One memorable day in the marsh
By John N. Felsher
Bagging game doesn’t necessarily define a successful hunt. Some hunts create memories that live forever — for better or worse – because of the experiences in the natural beauty of the wilderness.
For me, one such memorable hunt occurred many Septembers ago during teal season. Small ducks, blue-winged teal migrate earlier than other ducks. They begin arriving on the Gulf Coast in late summer and may disappear when the first cold front hits. Therefore, the state allows sportsmen to hunt teal in September.
One balmy September afternoon, I paddled through a narrow marsh channel to reach my hunting spot. As I rounded a bend, the boat nearly bumped into two alligators sunning themselves on the muddy bank, barely a few feet away. One quickly disappeared, but the larger one stayed put until the boat began to pass it. Then, it plopped into the channel, resting on the bottom as the boat glided over it.
With water barely two feet deep, I could easily see it and decided to give it a less than subtle nudge with the paddle — perhaps not my best decision! Nearly upsetting the tippy craft, the very surprised alligator sloshed an Olympic 100-yard thrash through the marsh to get away from this crazy teenager!
Feel rather cocky after fighting my way through alligators, I finally reached the pond where I wanted to hunt. As I stepped from the boat, I tripped on a root and fell face first into the muck – quite literally bringing me back down to earth!
Upon opening my eyes, I stared into the face of a large venomous cottonmouth coiled not more than a foot away. Positive the “big moment” had arrived, I closed my eyes tightly and braced for the inevitable strike. “Lord, make a place for me. I’m coming soon,” I prayed, asking forgiveness for all sins real and imagined including some I hadn’t even thought of doing yet.
After several years, or at least what felt like years in that position, I slightly cracked open one eye. Yes, the enormous coiled black snake was still poised, ready to strike at my nose, but no fangs pierced my flesh. Mustering some courage, I peeked with both eyes and noticed something odd. The snake didn’t move. Curious, I rose and picked up a stick to poke it. Nothing happened. I don’t know what caused the snake’s death. Perhaps it suffered a massive heart attack as I nearly fell on top of it, but better it than me!
Getting back to business, I placed the duck decoys, fashioned a blind from native vegetation and waited for waves of teal to whistle into range. I waited and waited and waited. Multitudes of other birds including pelicans, egrets, herons and diverse shorebirds flew overhead, but no teal.
As I waited, six otters merrily swam into the pond and played among the decoys. Plastic fake birds did not impress them as they snatched fat crabs from the bottom. Floating on their backs, they held each crab with their two front hand-like paws and ate it as if eating a sandwich.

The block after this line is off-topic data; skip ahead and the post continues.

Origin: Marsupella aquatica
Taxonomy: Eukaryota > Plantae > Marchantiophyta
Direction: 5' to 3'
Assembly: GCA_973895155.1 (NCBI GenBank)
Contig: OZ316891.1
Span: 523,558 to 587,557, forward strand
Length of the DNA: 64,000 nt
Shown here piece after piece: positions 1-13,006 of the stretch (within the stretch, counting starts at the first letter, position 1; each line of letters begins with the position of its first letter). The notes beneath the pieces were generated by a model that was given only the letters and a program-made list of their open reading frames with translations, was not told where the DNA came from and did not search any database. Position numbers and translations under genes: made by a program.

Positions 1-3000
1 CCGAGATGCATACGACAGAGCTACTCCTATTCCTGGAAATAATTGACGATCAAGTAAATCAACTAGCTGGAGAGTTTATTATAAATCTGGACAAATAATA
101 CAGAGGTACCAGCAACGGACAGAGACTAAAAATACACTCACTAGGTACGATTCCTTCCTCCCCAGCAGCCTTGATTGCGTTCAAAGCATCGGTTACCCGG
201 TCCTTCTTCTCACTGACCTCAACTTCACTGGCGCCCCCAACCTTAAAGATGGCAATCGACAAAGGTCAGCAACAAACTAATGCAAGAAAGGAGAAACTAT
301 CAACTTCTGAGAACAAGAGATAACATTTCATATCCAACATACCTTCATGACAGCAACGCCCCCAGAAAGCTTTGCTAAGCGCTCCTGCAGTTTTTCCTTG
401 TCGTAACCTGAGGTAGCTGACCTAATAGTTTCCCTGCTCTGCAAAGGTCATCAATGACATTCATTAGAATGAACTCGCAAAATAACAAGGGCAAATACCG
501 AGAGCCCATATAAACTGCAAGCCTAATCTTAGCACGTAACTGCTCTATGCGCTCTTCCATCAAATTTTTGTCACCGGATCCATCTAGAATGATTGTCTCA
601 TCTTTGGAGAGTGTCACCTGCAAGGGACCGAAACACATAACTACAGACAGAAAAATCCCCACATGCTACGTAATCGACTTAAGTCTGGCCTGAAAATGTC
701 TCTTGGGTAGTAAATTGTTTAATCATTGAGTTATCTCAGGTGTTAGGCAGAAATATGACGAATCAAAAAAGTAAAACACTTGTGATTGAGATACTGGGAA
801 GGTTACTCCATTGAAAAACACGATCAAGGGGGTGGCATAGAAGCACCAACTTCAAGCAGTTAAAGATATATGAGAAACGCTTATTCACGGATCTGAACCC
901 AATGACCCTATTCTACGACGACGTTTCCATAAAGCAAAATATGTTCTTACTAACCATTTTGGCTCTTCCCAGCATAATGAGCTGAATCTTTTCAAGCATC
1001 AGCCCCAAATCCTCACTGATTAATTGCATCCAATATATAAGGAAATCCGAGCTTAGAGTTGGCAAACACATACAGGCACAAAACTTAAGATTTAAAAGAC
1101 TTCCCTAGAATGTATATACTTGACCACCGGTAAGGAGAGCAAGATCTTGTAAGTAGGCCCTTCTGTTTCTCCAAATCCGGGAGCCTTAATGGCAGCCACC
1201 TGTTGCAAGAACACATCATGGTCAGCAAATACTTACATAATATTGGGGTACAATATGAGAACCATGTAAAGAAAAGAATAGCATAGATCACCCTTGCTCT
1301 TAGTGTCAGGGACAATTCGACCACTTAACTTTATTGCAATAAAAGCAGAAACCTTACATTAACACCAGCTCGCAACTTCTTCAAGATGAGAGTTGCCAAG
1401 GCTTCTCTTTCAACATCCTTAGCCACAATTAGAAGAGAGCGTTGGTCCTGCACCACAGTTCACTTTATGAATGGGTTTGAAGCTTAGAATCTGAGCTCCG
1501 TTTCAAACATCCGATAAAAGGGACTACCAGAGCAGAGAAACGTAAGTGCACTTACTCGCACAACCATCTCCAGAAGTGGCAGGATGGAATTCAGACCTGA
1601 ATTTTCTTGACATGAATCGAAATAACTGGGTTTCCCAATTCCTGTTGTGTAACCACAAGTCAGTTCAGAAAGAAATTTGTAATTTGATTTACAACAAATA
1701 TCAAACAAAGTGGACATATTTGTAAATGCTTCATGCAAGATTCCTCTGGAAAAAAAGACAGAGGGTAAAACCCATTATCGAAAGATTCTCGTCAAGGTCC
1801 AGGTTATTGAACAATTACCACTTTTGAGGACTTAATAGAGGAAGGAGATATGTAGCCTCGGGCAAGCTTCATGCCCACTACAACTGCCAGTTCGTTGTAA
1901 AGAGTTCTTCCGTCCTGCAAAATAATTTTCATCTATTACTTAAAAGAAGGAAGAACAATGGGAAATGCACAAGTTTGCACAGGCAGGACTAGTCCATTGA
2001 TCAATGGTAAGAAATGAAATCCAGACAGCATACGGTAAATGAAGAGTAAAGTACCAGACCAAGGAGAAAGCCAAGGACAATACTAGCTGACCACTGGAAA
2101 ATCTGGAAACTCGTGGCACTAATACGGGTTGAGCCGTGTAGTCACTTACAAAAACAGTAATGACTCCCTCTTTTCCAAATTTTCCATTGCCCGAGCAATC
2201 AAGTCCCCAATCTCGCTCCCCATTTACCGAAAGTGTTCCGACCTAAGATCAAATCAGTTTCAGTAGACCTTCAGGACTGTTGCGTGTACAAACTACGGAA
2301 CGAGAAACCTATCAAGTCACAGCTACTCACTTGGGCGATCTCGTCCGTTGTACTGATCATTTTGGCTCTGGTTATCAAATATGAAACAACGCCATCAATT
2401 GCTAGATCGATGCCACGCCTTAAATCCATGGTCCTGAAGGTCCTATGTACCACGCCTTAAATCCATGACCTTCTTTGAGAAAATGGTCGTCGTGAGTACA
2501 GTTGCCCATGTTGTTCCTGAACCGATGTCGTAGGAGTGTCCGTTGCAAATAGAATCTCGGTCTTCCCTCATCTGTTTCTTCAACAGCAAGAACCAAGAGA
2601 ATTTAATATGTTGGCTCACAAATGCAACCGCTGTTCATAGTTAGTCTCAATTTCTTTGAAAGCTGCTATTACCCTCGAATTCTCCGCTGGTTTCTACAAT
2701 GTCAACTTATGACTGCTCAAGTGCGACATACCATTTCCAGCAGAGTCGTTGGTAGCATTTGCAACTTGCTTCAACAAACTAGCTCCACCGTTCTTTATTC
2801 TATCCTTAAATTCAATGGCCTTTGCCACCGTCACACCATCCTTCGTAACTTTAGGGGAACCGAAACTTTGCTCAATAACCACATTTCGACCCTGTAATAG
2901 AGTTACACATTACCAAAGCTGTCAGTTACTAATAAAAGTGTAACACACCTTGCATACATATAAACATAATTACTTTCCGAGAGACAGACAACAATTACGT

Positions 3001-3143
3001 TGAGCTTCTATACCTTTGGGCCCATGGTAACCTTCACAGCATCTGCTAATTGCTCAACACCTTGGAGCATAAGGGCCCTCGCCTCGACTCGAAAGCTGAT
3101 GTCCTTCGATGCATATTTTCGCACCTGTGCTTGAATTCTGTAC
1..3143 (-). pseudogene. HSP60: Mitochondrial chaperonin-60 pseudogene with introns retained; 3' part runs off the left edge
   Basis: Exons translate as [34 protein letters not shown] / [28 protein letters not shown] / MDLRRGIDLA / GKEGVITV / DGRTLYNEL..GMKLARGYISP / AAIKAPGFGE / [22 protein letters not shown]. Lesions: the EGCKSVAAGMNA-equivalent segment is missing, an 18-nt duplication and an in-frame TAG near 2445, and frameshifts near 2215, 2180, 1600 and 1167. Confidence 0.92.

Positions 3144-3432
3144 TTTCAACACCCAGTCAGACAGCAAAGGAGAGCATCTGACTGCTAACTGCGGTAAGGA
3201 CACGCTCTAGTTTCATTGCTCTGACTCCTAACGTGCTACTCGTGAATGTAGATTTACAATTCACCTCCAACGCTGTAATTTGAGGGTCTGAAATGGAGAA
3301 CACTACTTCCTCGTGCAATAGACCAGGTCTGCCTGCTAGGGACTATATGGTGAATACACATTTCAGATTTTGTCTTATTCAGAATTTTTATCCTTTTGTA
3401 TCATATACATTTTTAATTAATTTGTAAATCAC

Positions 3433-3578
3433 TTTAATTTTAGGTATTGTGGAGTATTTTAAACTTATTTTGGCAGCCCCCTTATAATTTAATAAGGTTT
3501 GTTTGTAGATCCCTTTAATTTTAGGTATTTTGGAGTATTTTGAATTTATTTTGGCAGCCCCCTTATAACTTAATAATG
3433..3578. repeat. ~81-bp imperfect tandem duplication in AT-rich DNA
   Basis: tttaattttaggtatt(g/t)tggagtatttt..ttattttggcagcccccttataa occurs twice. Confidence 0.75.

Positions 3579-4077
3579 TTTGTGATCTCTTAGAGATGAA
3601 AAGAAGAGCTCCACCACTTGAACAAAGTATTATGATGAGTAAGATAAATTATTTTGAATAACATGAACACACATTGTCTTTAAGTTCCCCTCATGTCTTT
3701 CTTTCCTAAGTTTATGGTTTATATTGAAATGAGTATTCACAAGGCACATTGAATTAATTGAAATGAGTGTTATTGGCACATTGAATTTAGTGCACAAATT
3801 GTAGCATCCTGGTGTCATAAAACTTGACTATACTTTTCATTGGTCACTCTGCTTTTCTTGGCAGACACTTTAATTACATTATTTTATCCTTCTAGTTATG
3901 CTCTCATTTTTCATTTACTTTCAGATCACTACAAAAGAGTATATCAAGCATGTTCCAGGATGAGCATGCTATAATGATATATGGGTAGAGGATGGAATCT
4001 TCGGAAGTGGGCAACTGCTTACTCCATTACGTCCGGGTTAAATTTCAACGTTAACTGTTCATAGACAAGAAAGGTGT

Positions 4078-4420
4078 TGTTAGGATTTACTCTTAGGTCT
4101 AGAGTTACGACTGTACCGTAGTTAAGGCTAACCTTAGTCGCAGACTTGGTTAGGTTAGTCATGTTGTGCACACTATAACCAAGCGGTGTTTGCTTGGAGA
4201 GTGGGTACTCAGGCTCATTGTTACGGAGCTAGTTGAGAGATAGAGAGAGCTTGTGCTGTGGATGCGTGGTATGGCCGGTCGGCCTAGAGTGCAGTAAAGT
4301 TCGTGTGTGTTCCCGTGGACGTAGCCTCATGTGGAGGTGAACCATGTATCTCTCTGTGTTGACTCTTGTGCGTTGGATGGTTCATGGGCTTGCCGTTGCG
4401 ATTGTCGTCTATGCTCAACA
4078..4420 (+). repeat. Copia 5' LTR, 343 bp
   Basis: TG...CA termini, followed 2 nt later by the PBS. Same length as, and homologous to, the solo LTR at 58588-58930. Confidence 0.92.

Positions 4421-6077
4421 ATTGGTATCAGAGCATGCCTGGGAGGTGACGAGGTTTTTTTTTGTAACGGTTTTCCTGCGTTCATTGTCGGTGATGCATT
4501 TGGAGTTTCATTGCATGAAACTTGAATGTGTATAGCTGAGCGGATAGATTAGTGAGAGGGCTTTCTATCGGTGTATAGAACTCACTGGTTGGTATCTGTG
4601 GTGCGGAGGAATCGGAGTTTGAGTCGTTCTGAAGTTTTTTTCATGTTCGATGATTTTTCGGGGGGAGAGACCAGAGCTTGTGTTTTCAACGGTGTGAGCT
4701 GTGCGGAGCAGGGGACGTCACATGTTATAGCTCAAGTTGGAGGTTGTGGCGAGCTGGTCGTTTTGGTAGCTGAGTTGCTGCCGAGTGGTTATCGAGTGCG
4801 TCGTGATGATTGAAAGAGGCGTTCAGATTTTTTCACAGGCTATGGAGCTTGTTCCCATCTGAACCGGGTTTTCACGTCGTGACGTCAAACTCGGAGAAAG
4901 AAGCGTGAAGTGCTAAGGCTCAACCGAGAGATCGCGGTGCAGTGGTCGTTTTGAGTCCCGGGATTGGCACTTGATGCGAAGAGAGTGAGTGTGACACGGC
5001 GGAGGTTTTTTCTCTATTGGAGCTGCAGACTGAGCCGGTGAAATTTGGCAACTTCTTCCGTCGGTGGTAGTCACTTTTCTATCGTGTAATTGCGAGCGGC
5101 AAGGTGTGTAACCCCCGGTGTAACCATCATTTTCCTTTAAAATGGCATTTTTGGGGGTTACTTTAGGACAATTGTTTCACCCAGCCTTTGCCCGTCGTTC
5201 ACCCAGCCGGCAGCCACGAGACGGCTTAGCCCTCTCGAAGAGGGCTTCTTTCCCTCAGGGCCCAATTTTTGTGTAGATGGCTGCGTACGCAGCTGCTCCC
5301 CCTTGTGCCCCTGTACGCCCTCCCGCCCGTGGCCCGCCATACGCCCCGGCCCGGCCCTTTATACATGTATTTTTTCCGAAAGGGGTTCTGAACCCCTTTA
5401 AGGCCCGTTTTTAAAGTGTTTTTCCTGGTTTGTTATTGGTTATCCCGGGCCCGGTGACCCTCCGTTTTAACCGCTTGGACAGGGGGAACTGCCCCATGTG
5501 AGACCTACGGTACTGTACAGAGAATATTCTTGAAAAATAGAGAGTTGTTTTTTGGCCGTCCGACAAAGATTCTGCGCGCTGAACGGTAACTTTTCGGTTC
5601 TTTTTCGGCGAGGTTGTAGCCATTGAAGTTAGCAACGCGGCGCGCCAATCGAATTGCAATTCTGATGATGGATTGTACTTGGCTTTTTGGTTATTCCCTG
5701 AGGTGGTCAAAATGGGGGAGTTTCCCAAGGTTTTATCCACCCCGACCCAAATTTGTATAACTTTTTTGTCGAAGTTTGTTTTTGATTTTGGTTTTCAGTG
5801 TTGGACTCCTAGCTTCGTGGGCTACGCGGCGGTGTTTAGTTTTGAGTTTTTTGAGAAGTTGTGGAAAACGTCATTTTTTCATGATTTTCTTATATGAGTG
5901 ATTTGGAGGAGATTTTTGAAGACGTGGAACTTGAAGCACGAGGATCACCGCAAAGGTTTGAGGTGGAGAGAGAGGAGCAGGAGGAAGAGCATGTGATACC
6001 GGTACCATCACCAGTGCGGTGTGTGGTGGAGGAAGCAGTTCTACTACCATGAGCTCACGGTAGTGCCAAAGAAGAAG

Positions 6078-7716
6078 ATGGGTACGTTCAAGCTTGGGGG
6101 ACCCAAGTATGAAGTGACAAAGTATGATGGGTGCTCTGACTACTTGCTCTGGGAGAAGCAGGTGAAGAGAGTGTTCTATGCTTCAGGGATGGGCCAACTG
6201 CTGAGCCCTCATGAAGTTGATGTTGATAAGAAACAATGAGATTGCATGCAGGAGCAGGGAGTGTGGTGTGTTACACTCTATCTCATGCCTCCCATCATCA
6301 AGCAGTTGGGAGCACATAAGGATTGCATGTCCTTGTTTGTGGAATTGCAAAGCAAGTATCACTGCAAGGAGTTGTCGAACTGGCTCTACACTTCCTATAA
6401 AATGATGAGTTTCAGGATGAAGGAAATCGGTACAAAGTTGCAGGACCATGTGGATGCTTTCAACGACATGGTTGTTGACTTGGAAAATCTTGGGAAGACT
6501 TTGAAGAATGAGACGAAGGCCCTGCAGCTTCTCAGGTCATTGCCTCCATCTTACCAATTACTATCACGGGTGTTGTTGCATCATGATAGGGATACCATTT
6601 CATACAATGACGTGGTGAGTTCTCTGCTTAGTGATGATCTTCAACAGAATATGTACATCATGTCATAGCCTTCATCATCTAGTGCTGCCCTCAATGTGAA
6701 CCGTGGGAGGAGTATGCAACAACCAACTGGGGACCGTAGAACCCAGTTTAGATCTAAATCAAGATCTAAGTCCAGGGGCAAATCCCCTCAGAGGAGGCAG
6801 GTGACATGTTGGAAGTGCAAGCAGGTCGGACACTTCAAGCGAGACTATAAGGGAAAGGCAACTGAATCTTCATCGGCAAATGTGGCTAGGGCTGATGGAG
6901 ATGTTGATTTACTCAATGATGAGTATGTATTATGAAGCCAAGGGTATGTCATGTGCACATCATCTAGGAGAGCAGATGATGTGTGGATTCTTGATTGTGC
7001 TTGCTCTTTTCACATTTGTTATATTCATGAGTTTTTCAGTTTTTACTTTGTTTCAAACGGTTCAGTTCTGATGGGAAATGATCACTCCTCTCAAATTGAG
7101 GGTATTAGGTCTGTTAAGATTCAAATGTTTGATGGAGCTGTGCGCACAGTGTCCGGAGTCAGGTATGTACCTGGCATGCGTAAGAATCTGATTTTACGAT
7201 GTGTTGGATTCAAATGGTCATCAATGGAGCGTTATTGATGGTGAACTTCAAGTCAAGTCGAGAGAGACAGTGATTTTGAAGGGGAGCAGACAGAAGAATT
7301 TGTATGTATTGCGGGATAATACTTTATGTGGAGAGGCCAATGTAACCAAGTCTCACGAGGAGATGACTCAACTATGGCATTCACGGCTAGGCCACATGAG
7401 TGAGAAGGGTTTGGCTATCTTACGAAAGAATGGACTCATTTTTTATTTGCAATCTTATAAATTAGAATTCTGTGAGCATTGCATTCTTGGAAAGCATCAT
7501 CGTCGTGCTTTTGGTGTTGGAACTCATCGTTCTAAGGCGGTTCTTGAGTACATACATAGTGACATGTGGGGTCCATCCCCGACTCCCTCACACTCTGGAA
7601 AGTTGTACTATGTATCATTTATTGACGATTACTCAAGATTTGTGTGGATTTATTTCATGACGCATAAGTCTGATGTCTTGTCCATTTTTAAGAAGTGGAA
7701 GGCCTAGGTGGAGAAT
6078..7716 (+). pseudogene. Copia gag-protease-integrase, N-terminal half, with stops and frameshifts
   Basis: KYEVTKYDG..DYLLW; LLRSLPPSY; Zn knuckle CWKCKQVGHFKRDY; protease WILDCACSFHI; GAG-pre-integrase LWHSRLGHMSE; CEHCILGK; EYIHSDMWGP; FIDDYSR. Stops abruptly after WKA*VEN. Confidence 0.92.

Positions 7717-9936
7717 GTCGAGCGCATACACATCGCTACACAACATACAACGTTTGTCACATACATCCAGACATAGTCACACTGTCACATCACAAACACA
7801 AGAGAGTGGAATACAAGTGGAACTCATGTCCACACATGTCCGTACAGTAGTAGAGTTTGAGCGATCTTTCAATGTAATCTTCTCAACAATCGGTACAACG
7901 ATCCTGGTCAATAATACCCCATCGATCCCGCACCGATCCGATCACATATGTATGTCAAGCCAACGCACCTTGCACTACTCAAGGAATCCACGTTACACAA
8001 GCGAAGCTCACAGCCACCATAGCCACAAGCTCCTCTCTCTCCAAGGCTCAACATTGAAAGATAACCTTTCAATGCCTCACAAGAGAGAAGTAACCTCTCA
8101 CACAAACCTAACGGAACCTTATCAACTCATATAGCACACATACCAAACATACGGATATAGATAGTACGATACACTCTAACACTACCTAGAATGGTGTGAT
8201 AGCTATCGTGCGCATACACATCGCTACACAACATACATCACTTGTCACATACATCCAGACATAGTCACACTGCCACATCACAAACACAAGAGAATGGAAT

Aware of my presence, they took turns watching me. One would approach within a few feet to observe me squatting in the weeds while the others concentrated on catching dinner. Then, another one would relieve the sentry at the observation post so it could eat. For a long time, we just studied each other until they ate their fill of crabs or simply grew tired of staring at a soggy, muddy, camouflaged teen-ager trying to sit still in marsh grass while being slowly devoured alive by mosquitoes. As quickly as they had arrived, they disappeared when they lost interest.
About an hour before dark, a pair of mottled ducks landed in the decoys. Not legal during the September season, I simply watched them for a while. Eventually, a small flock of teal darted over the pond in waning daylight. I splashed one blue-wing and let it float in the pond as legal shooting hours wound down.
The dead duck floated undisturbed for several minutes. All of a sudden, the pond surface erupted in a huge commotion as if a bass annihilated a surface lure. In a flash, the teal vanished, swallowed whole by an alligator, perhaps even my earlier reptilian nemesis seeking its revenge. All creatures must eat.
The day ended in a spectacular cosmic kaleidoscope of color as another early autumn day ended. Dying sunlight captured the radiant colors of a strikingly handsome drake wood duck flashing over the decoys as shooting hours ended.
I returned home with an empty game bag, but lifelong memories of a day that would never return. Similar days may occur, perhaps even better ones, but never another one just like this one. An old proverb says that a man can never put his hand in a river twice in exactly the same spot. Time, place and exact conditions change and never repeat.
John N. Felsher is a professional freelance writer and photographer who lives in Semmes, Ala. He’s written more than 1,700 articles for more than 117 magazines. He co-hosts a weekly outdoors radio show. Contact him through his website at www.JohnNFelsher.com.